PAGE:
The Japanese space agency SLIM succeeded in attempting to land on the moon with unprecedented precision on the night from Friday to Saturday, said the Japanese space agency (Jaxa), which, however, tried to check the condition of the machine.
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The SLIM module (Smart Lander for Investigating Moon), which has been orbiting the rocky star since the end of December, had begun its descent around twenty minutes earlier at a speed of around 1,700 meters per second.
According to telemetry data, “SLIM appears to have landed on the moon. We are checking its status,” Jaxa official Shin Toriumi said during a live broadcast.
This small unmanned spacecraft (2.4 m long, 1.7 m wide and 2.7 m high) was intended to land not only on the moon, but also within a radius of 100 meters from its target, with this radius being considered a high measurement in terms of precision. Hence his nickname “Moon Sniper”.
It is common for lunar vehicles to land several kilometers away from their destination, which can complicate their exploration missions. And landing on the moon is more difficult than landing on asteroids – a feat that Jaxa, among others, has already achieved – because the gravity on the moon is stronger than on small celestial bodies.
Precisely landing on the moon is “a huge challenge” for SLIM, Emily Brunsden, director of the Astrocampus at the University of York, told AFP.
The precision of the “Sniper” represents “a huge technological advance that will enable the design of missions aimed at answering much more specific research questions.”
But this feat is “extraordinarily technologically difficult.” “Usually there is only one chance, so even the smallest mistake can lead to mission failure,” she warns.
SLIM was intended to land in a small crater less than 300 meters in diameter called Shioli, from where the machine should be able to conduct soil analysis of rocks believed to come from the lunar mantle, the internal structure of the Moon Earth's natural satellites are still very little known.
A partner toy manufacturer
These rocks “are crucial for studying the origins of the Moon and Earth,” Tomokatsu Morota, a lecturer at the University of Tokyo who specializes in space exploration, told AFP.
SLIM carries a spherical probe barely larger than a tennis ball that can change shape to move around the lunar surface. It was developed by Jaxa in collaboration with Japanese toy giant Takara Tomy.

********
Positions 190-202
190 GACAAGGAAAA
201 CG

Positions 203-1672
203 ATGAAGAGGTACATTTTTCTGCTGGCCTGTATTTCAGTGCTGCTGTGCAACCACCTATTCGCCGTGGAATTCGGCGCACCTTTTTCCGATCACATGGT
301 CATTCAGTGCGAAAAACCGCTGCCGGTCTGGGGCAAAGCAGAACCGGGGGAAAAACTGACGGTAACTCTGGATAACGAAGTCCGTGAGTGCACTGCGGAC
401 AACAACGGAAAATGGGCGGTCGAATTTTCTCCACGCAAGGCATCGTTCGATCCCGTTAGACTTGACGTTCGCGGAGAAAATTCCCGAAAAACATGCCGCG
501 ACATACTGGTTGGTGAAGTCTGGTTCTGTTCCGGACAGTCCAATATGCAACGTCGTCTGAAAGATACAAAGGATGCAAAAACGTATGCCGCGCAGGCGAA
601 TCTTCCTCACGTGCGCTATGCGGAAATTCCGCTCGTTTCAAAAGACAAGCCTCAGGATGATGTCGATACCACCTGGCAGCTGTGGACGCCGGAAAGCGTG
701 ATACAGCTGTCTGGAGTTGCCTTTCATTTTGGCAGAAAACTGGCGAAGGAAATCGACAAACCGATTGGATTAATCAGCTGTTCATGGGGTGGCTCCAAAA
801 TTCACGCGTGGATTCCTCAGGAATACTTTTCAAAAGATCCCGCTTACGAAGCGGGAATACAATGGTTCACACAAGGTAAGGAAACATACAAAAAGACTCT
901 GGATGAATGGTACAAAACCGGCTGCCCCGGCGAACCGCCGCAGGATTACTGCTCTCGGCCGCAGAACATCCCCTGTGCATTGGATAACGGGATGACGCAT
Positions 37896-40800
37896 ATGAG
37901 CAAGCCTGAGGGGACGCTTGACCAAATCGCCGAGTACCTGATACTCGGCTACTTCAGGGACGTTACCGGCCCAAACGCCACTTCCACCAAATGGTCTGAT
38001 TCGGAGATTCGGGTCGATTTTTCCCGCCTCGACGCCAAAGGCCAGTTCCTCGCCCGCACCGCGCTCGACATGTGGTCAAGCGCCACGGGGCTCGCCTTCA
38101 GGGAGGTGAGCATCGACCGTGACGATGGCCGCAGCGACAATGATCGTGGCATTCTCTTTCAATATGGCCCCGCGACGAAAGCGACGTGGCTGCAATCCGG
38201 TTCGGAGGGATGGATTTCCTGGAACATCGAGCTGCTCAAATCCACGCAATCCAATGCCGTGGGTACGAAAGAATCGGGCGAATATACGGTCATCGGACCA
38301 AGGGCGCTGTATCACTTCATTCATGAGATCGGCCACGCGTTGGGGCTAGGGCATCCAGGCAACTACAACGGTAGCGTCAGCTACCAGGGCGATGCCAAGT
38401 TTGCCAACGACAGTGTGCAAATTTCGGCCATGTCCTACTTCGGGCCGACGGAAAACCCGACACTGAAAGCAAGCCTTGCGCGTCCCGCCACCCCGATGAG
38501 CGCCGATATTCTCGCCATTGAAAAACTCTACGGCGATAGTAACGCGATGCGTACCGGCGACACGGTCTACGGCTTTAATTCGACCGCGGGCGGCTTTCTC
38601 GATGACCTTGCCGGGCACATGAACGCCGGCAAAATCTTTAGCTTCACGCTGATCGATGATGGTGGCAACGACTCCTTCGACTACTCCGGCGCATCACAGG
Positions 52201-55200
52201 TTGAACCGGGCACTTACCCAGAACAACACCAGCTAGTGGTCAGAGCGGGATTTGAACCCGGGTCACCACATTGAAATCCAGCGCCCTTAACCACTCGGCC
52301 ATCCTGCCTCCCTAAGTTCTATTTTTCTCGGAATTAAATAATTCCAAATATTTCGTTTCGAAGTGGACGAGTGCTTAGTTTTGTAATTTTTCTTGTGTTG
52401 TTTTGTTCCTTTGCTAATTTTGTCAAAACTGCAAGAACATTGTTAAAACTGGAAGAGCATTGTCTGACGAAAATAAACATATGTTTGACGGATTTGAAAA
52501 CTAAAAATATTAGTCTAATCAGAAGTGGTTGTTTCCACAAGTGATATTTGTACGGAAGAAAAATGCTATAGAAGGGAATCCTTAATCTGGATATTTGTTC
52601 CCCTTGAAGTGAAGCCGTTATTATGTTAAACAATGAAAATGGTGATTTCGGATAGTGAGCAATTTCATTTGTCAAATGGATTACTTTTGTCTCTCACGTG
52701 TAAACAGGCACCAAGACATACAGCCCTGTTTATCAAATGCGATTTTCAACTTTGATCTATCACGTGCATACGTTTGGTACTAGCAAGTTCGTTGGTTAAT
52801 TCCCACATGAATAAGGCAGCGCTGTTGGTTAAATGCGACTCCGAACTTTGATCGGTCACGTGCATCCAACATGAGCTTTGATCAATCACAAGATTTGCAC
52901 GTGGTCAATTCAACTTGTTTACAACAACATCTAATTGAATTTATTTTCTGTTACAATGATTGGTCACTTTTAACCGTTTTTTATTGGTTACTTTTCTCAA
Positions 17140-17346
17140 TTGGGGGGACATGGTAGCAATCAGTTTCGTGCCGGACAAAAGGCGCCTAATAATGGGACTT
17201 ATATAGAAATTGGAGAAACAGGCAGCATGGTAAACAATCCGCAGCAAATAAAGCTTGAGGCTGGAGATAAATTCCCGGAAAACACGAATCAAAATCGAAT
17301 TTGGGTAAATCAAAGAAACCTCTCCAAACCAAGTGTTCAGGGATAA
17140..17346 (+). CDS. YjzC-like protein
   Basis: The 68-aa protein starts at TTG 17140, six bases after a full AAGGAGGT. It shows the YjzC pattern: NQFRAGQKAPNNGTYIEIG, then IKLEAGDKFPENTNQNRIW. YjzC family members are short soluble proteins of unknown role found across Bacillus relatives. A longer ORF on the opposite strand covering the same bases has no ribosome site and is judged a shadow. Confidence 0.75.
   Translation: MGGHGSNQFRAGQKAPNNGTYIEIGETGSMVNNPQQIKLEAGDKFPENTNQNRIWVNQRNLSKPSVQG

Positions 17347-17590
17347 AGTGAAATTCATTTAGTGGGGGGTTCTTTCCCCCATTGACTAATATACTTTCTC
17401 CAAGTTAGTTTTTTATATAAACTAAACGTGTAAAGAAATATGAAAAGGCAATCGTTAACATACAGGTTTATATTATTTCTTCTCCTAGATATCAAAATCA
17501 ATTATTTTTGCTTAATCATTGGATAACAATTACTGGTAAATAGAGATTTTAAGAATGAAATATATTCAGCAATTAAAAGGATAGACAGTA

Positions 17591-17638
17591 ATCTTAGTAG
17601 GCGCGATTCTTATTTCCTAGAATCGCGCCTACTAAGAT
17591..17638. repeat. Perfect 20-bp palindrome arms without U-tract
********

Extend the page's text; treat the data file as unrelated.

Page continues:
This Japanese mission also aims to advance exploration of water resources on the Moon, a key issue as the United States and China ultimately intend to establish inhabited bases there.
The presence of water ice has been detected at the bottom of craters in the moon's polar regions, which is now attracting attention.
The success of the SLIM mission would allow Japan to “show its presence in the space domain,” Mr. Morota also recalled.
More than 50 years after man's first steps on the moon by Americans in 1969, it has once again become the subject of a global race in which the rivalry between the US and China plays a central role.
But many other countries and private companies are also interested, such as Russia, which dreams of regaining the space glory of the USSR through a partnership, particularly with China or India, which was successful last summer. most recently his first moon landing.
Japan's first two attempts to land on the moon failed.
In 2022, the Jaxa mini-probe Omotenashi (“hospitality” in Japanese), which was aboard the American Artemis-1 mission, suffered a fatal battery failure shortly after it was ejected into space.
And in April 2023, a lander from the young private Japanese company ispace crashed on the lunar surface after failing the soft descent.
Reaching the moon remains a huge technological challenge even for the major space powers: The private American company Astrobotic, acting on behalf of NASA, announced on Thursday that its Peregrine lander was intentionally lost and probably disintegrated during re-entry into Earth's atmosphere before it achieved his goal objective.
NASA has also postponed the next two missions of its major return program to the moon Artemis by almost a year to September 2025 and September 2026.